Moving to England

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“You know it always rains in England and that you will barely see the sun throughout the year, right?!” – This was only one of the many comments made jokingly by my friends and relatives when I told them that I would be moving to England to do my undergraduate degree at Manchester Business School. But this still didn’t keep me from coming and I have been living in Manchester for almost three weeks now.

Burkhardt house

Burkhardt house

I am staying in Burkhardt House, which is part of Hulme Hall and located in the Victoria Park accommodation campus. It is only 20 minutes’ walk from the Business School and at the edge of the Curry Mile.

In my first week here I tried to attend as many events from the International Orientation programme as possible to get to know other students from the UK and around the world. I took a coach tour through Manchester, did a walking tour of the campus and went to a workshop called ‘Getting to know the British’. The week flew by and as more and more of my flatmates moved in we also went to many events organised by our hall. We share a kitchen and a lounge with ten people and compared to other halls I think that our ensuite rooms are fairly big.

The Old Quad at the University

The Old Quad at the University

The semester officially started on 19th September and in the first few days at MBS I got to meet my coursemates from all over the world, I met my student peer mentor and went to ‘An Introduction to Business and Management Skills’, one of my first year course units.

I signed up for many societies and sports teams during the sports and activities fair like many other freshers but decided to only join a few of them because I didn’t know how much time studying would take up. So in the end I joined the International Society, the Management Society, the Francophone Society and a softball team.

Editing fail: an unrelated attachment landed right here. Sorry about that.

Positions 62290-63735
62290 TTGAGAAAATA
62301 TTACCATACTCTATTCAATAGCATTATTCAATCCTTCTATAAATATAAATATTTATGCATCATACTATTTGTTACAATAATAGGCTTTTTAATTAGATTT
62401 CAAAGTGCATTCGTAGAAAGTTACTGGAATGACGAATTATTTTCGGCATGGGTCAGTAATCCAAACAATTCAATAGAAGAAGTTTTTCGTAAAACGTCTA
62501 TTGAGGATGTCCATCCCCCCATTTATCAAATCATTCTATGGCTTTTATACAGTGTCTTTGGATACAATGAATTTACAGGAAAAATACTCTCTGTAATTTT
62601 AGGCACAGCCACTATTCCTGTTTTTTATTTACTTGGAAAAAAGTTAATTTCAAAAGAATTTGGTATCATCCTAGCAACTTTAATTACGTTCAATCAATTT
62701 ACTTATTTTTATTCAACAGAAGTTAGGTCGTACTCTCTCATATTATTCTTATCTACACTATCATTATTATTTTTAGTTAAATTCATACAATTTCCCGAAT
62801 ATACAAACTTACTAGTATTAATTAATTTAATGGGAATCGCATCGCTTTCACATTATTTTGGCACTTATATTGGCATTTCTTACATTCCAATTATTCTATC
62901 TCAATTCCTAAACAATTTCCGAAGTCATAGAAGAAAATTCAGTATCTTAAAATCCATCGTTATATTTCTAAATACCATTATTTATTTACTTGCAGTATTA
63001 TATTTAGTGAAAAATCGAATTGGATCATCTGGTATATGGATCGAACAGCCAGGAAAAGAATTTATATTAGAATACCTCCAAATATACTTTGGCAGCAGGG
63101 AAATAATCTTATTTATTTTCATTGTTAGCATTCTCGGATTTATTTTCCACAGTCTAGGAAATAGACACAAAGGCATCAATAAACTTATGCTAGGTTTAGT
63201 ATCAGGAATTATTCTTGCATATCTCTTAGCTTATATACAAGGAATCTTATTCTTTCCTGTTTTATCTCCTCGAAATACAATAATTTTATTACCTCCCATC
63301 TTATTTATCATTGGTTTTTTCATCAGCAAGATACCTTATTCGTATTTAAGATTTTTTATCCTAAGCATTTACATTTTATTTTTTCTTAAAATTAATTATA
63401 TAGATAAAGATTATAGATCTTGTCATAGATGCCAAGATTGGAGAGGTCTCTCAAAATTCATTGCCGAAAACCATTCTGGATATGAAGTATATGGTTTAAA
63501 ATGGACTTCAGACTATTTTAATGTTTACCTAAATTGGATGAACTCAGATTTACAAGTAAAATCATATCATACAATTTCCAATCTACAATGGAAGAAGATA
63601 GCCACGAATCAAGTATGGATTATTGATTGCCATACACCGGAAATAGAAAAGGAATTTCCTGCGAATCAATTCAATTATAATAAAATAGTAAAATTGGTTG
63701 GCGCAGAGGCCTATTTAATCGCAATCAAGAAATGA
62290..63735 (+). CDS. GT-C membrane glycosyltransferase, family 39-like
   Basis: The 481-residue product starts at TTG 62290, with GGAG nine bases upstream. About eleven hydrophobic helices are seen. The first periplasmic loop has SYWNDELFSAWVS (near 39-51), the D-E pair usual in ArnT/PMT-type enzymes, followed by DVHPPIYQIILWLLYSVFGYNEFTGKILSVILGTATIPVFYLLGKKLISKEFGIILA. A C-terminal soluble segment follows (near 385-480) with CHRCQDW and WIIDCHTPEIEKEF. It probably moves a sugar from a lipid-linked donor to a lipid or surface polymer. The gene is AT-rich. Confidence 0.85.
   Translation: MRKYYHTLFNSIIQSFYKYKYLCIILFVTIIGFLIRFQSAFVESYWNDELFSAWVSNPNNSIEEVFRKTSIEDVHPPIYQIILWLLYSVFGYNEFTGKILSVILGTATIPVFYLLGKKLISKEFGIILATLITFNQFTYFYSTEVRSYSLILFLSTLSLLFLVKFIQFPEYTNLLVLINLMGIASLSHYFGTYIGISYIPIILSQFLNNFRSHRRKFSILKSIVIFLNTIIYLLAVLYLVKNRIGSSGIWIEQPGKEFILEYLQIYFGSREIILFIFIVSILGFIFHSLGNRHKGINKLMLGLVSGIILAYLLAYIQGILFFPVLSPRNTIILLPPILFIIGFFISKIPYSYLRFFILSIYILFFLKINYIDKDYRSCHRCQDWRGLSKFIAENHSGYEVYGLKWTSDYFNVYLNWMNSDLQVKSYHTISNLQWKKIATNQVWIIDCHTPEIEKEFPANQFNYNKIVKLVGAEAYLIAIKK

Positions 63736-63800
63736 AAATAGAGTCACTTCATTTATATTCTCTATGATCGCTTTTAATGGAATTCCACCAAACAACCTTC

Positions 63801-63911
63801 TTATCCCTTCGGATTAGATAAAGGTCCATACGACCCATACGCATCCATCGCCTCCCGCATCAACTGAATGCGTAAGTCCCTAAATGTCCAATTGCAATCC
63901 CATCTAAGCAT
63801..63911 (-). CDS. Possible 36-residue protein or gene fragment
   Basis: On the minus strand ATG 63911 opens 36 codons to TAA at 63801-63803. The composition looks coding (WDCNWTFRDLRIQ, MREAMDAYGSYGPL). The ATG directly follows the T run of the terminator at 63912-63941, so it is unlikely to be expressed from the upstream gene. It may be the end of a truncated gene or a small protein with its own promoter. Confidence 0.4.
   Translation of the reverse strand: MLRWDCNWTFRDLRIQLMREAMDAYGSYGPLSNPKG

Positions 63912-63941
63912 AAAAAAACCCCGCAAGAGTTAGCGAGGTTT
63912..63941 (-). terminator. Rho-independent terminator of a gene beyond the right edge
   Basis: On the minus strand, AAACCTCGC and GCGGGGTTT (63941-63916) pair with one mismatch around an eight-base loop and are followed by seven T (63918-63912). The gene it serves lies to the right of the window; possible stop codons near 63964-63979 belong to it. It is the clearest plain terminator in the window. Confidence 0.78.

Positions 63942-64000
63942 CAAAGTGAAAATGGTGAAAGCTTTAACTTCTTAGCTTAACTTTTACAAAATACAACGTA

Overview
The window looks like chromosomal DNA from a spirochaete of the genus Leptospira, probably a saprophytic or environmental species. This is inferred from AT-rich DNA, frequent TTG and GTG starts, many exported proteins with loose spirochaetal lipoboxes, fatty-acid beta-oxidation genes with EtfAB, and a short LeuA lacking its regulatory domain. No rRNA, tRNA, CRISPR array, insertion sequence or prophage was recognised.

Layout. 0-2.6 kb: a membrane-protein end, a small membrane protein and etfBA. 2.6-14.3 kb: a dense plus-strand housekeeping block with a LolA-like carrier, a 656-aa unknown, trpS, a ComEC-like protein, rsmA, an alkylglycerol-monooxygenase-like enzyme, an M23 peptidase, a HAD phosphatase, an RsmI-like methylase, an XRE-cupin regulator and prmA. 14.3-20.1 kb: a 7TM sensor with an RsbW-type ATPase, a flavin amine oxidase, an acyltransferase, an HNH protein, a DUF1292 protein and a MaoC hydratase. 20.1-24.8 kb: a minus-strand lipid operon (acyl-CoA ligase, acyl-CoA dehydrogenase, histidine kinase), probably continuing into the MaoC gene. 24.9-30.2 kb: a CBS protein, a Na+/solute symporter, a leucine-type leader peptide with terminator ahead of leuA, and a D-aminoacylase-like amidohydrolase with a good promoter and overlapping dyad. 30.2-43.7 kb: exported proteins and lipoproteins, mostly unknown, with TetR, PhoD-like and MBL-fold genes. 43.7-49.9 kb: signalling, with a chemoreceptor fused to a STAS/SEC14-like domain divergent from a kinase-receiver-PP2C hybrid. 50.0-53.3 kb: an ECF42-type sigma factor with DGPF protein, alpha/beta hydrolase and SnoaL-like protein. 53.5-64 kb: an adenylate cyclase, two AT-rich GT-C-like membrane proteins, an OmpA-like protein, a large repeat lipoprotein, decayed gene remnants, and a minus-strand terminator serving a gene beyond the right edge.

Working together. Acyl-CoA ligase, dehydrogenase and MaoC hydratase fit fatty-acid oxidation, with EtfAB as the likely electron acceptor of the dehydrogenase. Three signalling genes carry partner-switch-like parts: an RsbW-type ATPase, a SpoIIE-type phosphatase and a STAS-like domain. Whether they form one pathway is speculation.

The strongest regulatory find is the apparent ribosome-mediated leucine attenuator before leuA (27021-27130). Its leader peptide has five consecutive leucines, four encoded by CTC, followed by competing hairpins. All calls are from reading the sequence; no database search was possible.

The first week of lectures was completely different to what I was used to at my German High School. In Germany, I had 35 hours of classes and my biggest class consisted of about 20 people. At university, I only have ten lectures a week but I also have seminars which don’t take place every week. In the first year the lectures are really big with up to 450 people but that will change in the following years as we have more choice then and can specialise. The most demanding lectures are probably ‘Quantitative Methods for Business and Management’, ‘Microeconomics’ and ‘Fundamentals of Financial Reporting’. The lecturers give you information about what you have to read or study but in the end it is up to you how much effort you are willing to put into your studies because the lecturers won’t check everything like in High School.

So after my first three weeks in Manchester I can say that it doesn’t always rain in England – we had several really nice days here and some days I even wished I had air conditioning in my room.

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Johanna

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